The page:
Live streams

The Algorithmic Copyright Cops: Streaming Video’s Robotic Overlords: As live streaming video surges in popularity, so are copyright “bots” — automated systems that match content against a database of reference files of copyrighted material. These systems can block streaming video in real time, while it is still being broadcast, leading to potentially worrying implications for freedom of speech.

Fixme: tweak the notice and takedown process to be compatible with live streams. The ordinary pace is too slow – the site takes an item down immediately but don’t put it back for ten days.

One trivial improvement is a programmatic delay. Set a two hour timer for the takedown on receiving the request. But this neuters the takedown process and makes it useless to copyright owners.

Ideas?

3 thoughts on “Live streams

  1. Some events might be able to pre-test (and pre-challenge/reverse incorrect blocks) pre-recorded materials that will be used. This does nothing for 100% live and uncontrolled events, but how many are really like that? Surely not a high level awards or political ceremony. Those are carefully orchestrated.

  2. For example, Justin.tv would have a feature to pre-vet a broadcast using a rehearsal recording. The broadcaster would send it through the vetter to initiate the process of identifying and clearing claims.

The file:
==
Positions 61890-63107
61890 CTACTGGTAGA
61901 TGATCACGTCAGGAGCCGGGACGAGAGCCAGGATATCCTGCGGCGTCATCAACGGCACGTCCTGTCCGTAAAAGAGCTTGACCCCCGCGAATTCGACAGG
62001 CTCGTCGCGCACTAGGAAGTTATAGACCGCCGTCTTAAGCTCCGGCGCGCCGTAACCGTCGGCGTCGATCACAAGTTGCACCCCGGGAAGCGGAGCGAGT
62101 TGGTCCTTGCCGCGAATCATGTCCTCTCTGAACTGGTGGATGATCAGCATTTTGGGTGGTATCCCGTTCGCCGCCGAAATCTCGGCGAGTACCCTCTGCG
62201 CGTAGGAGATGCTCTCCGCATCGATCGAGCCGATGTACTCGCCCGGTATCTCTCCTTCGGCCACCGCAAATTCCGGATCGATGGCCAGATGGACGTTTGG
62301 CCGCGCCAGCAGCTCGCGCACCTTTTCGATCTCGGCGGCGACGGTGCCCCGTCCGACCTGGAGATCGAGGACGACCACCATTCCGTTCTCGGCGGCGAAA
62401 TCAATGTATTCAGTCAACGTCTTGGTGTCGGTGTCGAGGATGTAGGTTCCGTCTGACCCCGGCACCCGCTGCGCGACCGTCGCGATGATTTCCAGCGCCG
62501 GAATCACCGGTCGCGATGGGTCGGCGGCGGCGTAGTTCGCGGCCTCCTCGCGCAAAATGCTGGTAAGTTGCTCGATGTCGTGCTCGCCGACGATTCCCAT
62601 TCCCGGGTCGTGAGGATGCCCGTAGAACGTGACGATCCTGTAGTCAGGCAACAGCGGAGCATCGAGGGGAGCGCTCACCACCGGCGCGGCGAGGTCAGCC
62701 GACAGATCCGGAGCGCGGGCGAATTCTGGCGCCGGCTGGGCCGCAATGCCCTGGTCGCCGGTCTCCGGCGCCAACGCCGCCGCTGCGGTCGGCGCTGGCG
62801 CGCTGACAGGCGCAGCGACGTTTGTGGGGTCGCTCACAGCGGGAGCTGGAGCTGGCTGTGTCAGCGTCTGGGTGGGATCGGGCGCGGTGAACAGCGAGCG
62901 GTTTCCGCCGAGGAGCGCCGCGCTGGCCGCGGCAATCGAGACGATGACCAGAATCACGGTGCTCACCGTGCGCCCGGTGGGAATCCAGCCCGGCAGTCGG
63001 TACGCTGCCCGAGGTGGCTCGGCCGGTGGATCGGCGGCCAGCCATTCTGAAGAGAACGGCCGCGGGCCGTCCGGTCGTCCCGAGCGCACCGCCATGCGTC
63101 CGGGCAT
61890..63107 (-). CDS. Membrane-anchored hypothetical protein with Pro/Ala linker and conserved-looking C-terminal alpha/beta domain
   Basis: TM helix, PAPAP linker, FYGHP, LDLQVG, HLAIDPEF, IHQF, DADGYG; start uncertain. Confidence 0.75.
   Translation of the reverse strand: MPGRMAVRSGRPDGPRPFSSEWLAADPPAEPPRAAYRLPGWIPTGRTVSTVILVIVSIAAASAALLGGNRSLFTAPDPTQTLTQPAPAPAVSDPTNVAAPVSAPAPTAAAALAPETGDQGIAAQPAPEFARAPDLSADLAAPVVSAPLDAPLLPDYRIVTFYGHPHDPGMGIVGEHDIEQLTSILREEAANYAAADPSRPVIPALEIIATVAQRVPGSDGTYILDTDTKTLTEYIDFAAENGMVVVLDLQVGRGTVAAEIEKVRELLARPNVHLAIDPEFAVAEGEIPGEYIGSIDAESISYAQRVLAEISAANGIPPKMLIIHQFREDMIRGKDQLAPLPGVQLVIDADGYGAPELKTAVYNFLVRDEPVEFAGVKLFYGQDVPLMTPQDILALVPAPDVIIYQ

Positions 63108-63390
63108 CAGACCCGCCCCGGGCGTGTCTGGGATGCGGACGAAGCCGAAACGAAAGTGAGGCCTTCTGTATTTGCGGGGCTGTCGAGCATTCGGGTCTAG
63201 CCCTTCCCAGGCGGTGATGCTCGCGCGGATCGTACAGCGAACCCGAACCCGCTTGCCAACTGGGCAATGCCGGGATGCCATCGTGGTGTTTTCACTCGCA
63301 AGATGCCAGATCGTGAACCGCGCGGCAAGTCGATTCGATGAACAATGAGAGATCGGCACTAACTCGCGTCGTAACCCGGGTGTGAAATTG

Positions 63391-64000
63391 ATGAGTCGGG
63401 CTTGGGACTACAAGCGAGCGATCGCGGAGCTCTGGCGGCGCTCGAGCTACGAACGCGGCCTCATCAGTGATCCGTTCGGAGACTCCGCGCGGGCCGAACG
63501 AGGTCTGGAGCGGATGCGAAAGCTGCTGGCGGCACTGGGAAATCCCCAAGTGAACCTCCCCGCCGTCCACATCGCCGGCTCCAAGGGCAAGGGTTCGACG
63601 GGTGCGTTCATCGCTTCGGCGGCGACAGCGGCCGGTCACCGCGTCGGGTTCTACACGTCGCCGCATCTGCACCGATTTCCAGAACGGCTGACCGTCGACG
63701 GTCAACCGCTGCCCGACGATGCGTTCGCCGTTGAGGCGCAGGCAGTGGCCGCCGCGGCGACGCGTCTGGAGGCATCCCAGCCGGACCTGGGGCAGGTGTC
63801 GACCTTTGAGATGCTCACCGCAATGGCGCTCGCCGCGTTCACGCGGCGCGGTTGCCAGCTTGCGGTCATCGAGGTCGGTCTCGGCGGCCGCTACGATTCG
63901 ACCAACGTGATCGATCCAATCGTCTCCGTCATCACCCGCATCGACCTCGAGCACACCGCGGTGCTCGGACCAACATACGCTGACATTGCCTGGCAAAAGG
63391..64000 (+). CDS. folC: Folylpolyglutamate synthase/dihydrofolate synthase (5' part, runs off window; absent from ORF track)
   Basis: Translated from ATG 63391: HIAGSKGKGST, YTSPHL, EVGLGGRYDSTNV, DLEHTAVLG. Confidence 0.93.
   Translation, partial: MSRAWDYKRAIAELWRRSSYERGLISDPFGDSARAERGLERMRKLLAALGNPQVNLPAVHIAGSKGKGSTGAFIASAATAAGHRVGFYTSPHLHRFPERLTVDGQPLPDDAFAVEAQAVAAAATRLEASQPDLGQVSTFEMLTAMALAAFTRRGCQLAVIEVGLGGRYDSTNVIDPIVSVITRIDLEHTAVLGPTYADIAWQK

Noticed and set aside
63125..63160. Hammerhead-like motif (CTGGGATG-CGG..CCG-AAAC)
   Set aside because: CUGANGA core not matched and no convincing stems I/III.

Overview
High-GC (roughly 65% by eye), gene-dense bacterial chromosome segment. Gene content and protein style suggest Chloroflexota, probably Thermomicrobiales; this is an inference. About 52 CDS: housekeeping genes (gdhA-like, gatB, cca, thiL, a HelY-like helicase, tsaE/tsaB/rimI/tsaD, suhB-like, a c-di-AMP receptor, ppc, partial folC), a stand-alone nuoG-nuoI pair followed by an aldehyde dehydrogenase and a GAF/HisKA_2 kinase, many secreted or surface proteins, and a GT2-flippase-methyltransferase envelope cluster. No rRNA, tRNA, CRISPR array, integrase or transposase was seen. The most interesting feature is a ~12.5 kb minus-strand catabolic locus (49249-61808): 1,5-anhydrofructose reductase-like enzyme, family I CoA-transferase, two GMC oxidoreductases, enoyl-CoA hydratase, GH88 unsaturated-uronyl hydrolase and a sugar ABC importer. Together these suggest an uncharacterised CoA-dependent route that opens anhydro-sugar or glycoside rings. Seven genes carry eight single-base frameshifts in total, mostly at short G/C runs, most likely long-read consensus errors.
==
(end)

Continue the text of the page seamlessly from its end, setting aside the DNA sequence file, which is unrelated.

Clever!

  3. Another idea: when a takedown request is received, send the uploader a warning in advance of taking down the media, and allow immediate putback if the uploader posts a counter notice.

    Counter-counter-notices are very rare as far as I can tell. People don’t file many spurious counter notices.

    Somebody hosting a live event is probably sitting at the computer, ready to act on a warning.

    The DMCA’s time limit is pretty fuzzy. It just says “expeditious”. So the site has enough time to act on a takedown request by sending the uploader a warning of impending takedown.

Leave a Reply

Your email address will not be published.